The four week Apple v Samsung trial came to an end last Friday, after three days of jury deliberation. The verdict awarded Apple (NASDAQ: AAPL) $119 million in damages, just a fraction of the $2.2 billion the company was seeking. Prompted by the judge's suggestion that it may have contained some errors, the jurors reconfirmed the verdict on Monday, after making several modifications to their calculations, but leaving the total the same. Even so, Samsung intends to fight the decision.
According to Bloomberg, Samsung attorney John Quinn announced in a statement that the company will ask the trial judge to reduce the damages to zero. Quinn said of the $119M in damages awarded to Apple, "Of course we’re pleased that the jury awarded Apple 6 percent of what they were asking for, but even that can’t stand, because Apple kept out all the real world evidence and didn’t produce anything to
substitute for it, so you have a verdict that’s unsupported by evidence -– and that’s just one of its problems.” Aside from the dollar amount, the verdict opens the door for Apple to seek a legal order to ban U.S. sales of the devices in question. This includes Samsung's Galaxy S III, Galaxy Nexus, Galaxy Note and Note II, and the Galaxy Tab II among others.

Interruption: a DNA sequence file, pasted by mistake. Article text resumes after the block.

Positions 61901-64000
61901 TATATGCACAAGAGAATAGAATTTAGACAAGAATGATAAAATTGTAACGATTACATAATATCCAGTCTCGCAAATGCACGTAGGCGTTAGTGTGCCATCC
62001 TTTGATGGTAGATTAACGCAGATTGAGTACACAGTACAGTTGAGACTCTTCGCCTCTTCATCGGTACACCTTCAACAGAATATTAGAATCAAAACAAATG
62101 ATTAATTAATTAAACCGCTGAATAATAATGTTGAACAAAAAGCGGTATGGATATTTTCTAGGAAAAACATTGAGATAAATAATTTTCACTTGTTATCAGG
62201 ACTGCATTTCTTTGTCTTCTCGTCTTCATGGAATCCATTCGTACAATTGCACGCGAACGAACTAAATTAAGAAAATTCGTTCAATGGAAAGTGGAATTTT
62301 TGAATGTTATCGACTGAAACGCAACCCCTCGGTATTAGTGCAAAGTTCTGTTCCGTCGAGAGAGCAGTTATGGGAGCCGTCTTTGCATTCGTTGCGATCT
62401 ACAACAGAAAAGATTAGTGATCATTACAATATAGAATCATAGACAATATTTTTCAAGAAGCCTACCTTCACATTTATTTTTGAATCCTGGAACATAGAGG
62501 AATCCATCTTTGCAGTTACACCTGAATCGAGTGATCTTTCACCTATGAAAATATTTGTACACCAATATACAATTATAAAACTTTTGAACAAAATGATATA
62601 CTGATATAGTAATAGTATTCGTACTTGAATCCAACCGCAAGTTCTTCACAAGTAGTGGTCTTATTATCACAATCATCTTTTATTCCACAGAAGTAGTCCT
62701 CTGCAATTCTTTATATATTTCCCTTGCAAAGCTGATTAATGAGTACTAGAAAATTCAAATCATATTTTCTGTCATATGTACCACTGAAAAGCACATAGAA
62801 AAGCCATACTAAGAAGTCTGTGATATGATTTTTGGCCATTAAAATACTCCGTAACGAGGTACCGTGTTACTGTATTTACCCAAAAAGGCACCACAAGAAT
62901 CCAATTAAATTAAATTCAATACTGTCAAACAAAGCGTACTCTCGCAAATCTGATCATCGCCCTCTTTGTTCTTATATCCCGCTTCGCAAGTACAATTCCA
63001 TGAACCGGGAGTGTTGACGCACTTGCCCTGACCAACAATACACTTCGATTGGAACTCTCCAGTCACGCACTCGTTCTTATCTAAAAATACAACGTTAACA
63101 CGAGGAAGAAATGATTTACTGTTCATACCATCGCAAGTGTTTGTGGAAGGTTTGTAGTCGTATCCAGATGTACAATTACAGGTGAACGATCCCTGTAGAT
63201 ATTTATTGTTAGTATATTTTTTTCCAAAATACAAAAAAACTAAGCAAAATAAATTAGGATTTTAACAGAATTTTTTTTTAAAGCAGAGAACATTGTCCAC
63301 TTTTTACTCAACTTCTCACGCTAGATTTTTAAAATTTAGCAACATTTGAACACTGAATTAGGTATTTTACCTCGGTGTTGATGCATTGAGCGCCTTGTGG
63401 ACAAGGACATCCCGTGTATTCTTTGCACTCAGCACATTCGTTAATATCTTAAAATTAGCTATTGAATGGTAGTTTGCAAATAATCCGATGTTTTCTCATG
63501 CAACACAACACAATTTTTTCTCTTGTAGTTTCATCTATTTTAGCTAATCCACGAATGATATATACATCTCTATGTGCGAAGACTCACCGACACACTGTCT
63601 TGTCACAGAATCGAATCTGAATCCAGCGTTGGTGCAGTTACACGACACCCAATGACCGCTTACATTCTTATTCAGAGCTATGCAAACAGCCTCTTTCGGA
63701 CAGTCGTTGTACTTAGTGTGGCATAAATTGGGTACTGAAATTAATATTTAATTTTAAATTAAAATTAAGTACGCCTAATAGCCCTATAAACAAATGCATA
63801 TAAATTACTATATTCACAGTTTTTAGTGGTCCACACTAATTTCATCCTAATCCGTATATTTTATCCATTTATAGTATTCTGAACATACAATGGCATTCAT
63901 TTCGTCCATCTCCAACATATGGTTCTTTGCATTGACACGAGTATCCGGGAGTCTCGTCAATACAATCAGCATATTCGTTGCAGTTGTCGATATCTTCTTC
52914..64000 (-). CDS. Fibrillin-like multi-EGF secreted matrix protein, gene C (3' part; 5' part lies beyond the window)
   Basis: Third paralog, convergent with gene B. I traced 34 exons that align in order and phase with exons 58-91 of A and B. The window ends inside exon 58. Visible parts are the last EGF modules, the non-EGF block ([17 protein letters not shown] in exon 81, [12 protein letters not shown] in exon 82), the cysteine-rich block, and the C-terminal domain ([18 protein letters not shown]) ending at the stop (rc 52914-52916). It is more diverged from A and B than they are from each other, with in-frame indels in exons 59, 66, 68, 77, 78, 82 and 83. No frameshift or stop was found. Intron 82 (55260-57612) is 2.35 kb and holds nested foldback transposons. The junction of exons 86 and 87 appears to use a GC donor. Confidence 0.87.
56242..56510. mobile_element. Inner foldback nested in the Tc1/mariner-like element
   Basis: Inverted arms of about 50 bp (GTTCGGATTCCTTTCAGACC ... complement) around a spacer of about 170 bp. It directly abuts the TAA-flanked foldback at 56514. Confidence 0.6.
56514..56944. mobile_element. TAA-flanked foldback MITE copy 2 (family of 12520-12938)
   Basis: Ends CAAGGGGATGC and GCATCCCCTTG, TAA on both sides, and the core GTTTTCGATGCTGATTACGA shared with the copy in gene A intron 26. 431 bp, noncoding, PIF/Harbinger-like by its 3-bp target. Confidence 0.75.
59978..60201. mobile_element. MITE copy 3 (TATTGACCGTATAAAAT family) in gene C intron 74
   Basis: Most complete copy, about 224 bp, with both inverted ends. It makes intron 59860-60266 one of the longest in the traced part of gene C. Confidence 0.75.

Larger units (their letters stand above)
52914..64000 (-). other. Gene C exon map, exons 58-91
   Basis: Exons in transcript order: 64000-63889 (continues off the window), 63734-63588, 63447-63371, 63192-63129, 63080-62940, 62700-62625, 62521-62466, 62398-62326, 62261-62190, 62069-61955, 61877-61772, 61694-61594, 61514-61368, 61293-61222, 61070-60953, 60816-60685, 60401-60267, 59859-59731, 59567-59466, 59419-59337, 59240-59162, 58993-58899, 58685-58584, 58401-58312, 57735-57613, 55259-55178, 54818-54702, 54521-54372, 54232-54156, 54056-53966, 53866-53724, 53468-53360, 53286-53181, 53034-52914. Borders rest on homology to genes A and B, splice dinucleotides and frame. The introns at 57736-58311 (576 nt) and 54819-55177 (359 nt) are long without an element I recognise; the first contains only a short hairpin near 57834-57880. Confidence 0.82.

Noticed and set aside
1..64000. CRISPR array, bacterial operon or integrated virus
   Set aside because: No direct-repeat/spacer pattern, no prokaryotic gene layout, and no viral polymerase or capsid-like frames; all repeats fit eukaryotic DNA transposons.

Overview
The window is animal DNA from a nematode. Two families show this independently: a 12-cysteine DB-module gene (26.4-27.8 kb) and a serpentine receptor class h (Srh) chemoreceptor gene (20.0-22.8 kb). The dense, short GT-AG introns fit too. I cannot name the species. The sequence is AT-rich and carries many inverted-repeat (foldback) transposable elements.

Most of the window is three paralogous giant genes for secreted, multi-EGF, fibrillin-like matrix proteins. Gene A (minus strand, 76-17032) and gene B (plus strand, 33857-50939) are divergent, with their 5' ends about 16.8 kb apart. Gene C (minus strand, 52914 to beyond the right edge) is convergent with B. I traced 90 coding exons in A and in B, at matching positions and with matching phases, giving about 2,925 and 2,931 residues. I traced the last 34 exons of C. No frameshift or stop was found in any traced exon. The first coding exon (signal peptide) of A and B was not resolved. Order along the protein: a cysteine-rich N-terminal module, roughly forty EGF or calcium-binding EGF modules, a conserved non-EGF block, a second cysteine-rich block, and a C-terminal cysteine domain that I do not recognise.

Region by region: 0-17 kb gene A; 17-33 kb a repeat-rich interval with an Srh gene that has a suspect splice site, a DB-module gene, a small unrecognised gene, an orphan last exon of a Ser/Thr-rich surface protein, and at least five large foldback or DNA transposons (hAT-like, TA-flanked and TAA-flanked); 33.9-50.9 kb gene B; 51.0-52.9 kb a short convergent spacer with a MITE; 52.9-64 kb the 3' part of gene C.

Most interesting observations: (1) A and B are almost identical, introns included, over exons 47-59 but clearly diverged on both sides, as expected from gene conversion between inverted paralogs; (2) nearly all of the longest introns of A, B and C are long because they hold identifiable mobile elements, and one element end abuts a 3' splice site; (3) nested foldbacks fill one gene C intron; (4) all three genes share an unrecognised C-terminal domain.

Quinn also said that Samsung is prepared to appeal if the trial judge does not reduce the damages. Apple has yet to comment on the matter, but spokeswoman Kristin Huguet earlier remarked that the verdict "reinforces what courts around the world have already found: that Samsung willfully stole [Apple's] ideas and copied [their] products.”Samsung currently commands a 31 percent share of the smartphone market that was valued at $338.2 billion last year. Apple's market share has dwindled to just 15 percent as touchscreen devices have become ubiquitous and rivals have offered lower cost alternatives. A ban on U.S. sales of the offending Samsung devices could potentially shift those numbers. Apple requested such a ban after it was awarded $930 million in the first patent infringement suit against Samsung, but the judge denied it. Apple remarked at the time that the ban was more important than the damages.